'http://localhost:3000',  // make sure this is your frontend local
		'https://your-prod.site', // make sure this is your prod deployed
		// include any other origins you want to greenlight access to
	],
	optionsSuccessStatus: 200,
	methods: 'POST',
};
// middleware
app.use(express.urlencoded({ extended: true }));
app.use(express.json());
app.use(cors(corsOptions));
// needed vars
const captchaSecret = process.env.YOUR_RECAPTCHA_SECRET;
const captchaAPIBase = 'https://www.google.com/recaptcha/api/siteverify';
// define routes
app.post('/verify', async (req, res) => {
	const token = await req.body.token;
	try {
	const response = await axios.post(`${captchaAPIBase}?secret=${captchaSecret}&response=${token}`);
        const resObj = {
		success: response.data.success,
		hostname: response.data.hostname,
		};
	if (resObj.success) {
		return res.status(200).send({ success: resObj.success });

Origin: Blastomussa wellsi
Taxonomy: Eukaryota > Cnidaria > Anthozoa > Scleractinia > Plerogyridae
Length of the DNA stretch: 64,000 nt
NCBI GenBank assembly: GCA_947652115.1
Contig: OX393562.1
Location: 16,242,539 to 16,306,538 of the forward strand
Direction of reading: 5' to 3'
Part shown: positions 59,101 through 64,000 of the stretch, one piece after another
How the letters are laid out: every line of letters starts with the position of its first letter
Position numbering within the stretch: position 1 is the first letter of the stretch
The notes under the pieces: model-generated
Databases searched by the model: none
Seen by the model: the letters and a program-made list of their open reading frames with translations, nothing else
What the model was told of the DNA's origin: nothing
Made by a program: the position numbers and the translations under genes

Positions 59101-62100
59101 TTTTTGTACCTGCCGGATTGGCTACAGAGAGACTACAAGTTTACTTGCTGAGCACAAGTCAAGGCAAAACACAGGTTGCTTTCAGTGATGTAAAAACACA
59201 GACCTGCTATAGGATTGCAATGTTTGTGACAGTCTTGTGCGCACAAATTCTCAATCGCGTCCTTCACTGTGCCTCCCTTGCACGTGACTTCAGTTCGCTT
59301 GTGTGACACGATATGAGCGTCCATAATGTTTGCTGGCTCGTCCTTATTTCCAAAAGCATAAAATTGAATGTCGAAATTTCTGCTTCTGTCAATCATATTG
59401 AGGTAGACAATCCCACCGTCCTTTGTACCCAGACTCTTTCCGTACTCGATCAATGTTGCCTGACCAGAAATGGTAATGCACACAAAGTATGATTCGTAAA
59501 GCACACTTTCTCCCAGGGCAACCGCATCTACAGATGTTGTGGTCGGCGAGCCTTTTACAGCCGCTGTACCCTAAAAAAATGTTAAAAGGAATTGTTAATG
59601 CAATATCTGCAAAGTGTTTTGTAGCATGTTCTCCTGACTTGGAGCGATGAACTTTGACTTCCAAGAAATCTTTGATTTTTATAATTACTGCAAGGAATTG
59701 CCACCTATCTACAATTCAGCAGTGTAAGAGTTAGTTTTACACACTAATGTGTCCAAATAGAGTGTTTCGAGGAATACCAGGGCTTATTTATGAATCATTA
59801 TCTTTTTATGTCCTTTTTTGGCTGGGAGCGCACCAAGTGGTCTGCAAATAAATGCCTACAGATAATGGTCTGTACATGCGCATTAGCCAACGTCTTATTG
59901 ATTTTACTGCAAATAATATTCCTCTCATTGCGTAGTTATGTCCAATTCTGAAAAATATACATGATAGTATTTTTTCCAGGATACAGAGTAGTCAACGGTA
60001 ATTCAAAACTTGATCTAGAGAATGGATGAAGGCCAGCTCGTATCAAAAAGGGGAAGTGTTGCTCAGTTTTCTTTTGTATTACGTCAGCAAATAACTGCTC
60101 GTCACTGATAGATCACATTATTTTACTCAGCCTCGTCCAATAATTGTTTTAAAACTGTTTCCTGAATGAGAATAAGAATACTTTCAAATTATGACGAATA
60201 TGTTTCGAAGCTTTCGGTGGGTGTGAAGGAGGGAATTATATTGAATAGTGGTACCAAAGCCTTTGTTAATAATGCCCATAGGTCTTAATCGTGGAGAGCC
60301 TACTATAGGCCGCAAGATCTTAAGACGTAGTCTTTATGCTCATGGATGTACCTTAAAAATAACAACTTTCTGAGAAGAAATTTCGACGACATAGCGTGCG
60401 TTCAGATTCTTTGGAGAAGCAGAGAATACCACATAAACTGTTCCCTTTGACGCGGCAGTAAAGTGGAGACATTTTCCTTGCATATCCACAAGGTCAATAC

}
		return res.status(400).send({ success: false });
	} catch (error) {
		return res
			.status(500)
			.send({ error, message: 'Server issues...', success: false });
	}
});
// create a port and listen for server
const PORT = process.env.PORT || 5000;
app.listen(PORT, () => console.log(`Server is up on port ${PORT}`));

As I mentioned, this is not a Node tutorial, but I’ll quickly explain this code. Dotenv is going to allow us to grab environment variables from our .env file, so we import it and then immediately configure it. We are using express to get a server going, I like to use axios for my outgoing API call to google to validate the token we’ll be sending to our server via a POST request, and I’m setting up some CORS (cross origin) options that should set us up for success in both testing our server from our frontend dev environment (localhost) as well as our production frontend. The post verify route expects a token in the request body and then calls the google recaptcha site verify API, which in turn, will give us back an object that looks like: